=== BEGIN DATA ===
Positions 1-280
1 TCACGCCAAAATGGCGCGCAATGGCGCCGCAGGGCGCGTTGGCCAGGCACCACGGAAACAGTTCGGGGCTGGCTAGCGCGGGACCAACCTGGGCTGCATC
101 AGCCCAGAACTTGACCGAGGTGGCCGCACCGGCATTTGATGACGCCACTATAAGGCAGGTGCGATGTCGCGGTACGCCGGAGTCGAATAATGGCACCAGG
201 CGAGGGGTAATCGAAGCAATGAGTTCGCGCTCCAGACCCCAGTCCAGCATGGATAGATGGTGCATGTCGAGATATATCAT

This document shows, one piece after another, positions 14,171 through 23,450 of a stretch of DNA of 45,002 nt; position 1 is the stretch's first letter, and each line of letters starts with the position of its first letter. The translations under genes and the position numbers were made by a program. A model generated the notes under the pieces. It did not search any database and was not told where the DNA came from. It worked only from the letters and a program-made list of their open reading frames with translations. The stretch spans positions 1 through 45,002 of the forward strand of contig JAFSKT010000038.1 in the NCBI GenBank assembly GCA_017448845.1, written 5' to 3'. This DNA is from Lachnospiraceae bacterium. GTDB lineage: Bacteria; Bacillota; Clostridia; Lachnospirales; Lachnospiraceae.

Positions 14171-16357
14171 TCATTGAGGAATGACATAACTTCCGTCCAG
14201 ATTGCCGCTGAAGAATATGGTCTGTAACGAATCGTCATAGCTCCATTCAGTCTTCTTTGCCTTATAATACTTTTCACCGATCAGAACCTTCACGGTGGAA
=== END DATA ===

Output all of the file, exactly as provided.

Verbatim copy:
Positions 1-280
1 TCACGCCAAAATGGCGCGCAATGGCGCCGCAGGGCGCGTTGGCCAGGCACCACGGAAACAGTTCGGGGCTGGCTAGCGCGGGACCAACCTGGGCTGCATC
101 AGCCCAGAACTTGACCGAGGTGGCCGCACCGGCATTTGATGACGCCACTATAAGGCAGGTGCGATGTCGCGGTACGCCGGAGTCGAATAATGGCACCAGG
201 CGAGGGGTAATCGAAGCAATGAGTTCGCGCTCCAGACCCCAGTCCAGCATGGATAGATGGTGCATGTCGAGATATATCAT

This document shows, one piece after another, positions 14,171 through 23,450 of a stretch of DNA of 45,002 nt; position 1 is the stretch's first letter, and each line of letters starts with the position of its first letter. The translations under genes and the position numbers were made by a program. A model generated the notes under the pieces. It did not search any database and was not told where the DNA came from. It worked only from the letters and a program-made list of their open reading frames with translations. The stretch spans positions 1 through 45,002 of the forward strand of contig JAFSKT010000038.1 in the NCBI GenBank assembly GCA_017448845.1, written 5' to 3'. This DNA is from Lachnospiraceae bacterium. GTDB lineage: Bacteria; Bacillota; Clostridia; Lachnospirales; Lachnospiraceae.

Positions 14171-16357
14171 TCATTGAGGAATGACATAACTTCCGTCCAG
14201 ATTGCCGCTGAAGAATATGGTCTGTAACGAATCGTCATAGCTCCATTCAGTCTTCTTTGCCTTATAATACTTTTCACCGATCAGAACCTTCACGGTGGAA